American administrations prefer their invisible wars to be…you know, invisible.
After all, they’re out there battling for our peace, freedom, and global dominance. If we would just shut up and stay the hell out of their business, they could accomplish their valiant goals. In recent years, the government has grown particularly vexed by the work of journalists, whistle-blowers, and human rights activists, who have the gall to expose secret U.S. activities, including torture and the murder of innocents.
So when a decent family from a small village in Pakistan makes a visit to our nation’s capital to politely ask for justice, well, it’s a little awkward.
Because this is not the face of terrorism.
67-year-old Momina Bibi, the family matriarch, isn’t in this picture. Last year she was picking okra in her garden with her grandchildren when she was suddenly killed by a drone strike. The kids were sprayed by shrapnel and hospitalized. The father, a local teacher, was devastated and left with the question: Why?
Momina was the village midwife, not a terrorist. There were no indications of any terrorists in the vicinity. The event had the mark of a tragic mistake, especially since mistaken drone attacks are not uncommon in rural Pakistan. But there is never an apology, never support for medical treatment, never an acknowledgement that the killing of good and innocent people requires a response.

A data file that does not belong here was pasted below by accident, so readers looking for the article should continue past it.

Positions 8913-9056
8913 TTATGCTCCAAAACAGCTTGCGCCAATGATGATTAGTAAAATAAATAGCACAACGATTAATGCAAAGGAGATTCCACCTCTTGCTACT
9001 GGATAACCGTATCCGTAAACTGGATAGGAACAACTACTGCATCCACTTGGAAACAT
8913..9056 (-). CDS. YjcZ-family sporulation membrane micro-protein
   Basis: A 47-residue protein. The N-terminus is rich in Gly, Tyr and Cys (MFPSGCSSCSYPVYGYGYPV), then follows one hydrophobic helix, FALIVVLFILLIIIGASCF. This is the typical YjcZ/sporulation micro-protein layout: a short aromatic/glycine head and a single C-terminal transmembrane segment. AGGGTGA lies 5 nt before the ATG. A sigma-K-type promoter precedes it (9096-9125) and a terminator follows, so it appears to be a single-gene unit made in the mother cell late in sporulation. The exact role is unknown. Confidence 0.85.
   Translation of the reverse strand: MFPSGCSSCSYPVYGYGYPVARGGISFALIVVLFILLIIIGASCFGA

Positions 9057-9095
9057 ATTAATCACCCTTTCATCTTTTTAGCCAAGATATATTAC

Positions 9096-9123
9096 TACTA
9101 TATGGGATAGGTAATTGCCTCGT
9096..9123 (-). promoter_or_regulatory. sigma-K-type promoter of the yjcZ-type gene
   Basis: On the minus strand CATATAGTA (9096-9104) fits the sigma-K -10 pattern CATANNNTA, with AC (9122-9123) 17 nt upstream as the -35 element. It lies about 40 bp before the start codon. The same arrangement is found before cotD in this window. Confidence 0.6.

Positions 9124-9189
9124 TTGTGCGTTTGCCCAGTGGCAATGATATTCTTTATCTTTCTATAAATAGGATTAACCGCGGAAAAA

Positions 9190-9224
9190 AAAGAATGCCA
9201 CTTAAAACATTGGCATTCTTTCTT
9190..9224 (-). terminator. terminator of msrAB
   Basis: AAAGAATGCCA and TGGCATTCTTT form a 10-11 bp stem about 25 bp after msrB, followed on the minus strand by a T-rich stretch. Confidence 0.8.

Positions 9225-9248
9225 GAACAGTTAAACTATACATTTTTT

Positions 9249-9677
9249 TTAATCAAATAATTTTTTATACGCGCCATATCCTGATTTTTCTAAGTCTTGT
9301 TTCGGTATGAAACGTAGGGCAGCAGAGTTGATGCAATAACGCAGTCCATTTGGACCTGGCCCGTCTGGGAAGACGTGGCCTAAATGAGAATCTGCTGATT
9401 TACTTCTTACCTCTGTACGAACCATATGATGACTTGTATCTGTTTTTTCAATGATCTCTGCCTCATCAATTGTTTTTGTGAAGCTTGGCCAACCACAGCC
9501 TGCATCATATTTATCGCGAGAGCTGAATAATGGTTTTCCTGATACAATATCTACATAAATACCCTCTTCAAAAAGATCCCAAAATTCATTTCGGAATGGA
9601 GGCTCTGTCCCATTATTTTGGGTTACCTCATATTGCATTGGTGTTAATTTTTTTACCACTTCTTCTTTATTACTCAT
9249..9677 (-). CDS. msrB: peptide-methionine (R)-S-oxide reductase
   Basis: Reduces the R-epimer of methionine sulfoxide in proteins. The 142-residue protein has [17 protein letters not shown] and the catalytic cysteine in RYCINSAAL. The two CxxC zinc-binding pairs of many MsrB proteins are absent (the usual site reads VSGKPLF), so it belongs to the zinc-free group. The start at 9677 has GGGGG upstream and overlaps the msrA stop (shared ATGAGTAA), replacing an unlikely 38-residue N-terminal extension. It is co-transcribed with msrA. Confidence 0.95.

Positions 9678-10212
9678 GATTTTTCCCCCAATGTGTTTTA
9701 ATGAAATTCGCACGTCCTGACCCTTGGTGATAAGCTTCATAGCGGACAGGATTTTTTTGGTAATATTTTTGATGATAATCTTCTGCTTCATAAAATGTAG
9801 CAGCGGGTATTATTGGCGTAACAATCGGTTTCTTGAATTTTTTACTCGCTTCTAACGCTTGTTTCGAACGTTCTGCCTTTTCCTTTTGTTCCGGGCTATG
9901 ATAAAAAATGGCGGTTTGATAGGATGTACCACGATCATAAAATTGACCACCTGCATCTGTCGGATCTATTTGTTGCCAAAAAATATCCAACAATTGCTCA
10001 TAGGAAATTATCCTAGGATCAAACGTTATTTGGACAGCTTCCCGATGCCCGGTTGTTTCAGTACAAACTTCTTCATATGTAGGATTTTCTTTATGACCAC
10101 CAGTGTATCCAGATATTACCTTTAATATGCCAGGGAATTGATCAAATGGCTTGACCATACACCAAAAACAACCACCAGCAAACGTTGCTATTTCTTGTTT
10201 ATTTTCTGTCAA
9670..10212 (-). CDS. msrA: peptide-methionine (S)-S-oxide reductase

The powerful do not make such responses. Discussion of drones in Washington are typically limited to policy, tactics, statistics and other abstractions. So the Rehman family’s visit to Congress offered a vivid insistence that human devastation runs deep through many of these drone attacks.
The family loved Momina. She was the center of their life. 14-year-old Zubair Rehman talked about the lovely blue sky above their heads that day. They all had seen the drone hovering, but that was normal. They were used to it. It would not attack them. But that day, it did.
Now the blue sky means death. Zubair says, “I prefer cloudy days when the drones don’t fly.” Like many children in communities targeted by drones areas, he and his sister prefer to simply stay inside. And if the American government won’t listen to them, perhaps they’ll at least look. So 9-year-old Nabila Rehman came prepared.
Most members of Congress, however, couldn’t be bothered to attend such an unimportant event. A mere five U.S. representatives welcomed the family and listened to their story. But reporters were there [1, 2, 3]. And so we know about it. And we can see the picture she has drawn.
And anyway, the father, Rafiq Rehman, was speaking to Americans, not just their leaders:
“We’re all human beings. I knew that Americans would have a heart, that they would be sympathetic to me. That’s why I came here — I thought if they heard my story, they would want to listen to me and influence their politicians.”
[Reports of civilians killed by drones remain a matter of great dispute. The American and Pakistan governments says the number is small, with Pakistan claiming there have only been 67 drone-related civilian fatalities in its nation since 2008. A more reliable estimate comes from London's Bureau of Investigative Journalism which estimates that between 407 and 926 civilians have been killed by drones in Pakistan since 2008, or between 16% and 25% of all deaths. But since the drones are deadly, the locations remote, and some attacks go unreported, the numbers could be higher still.]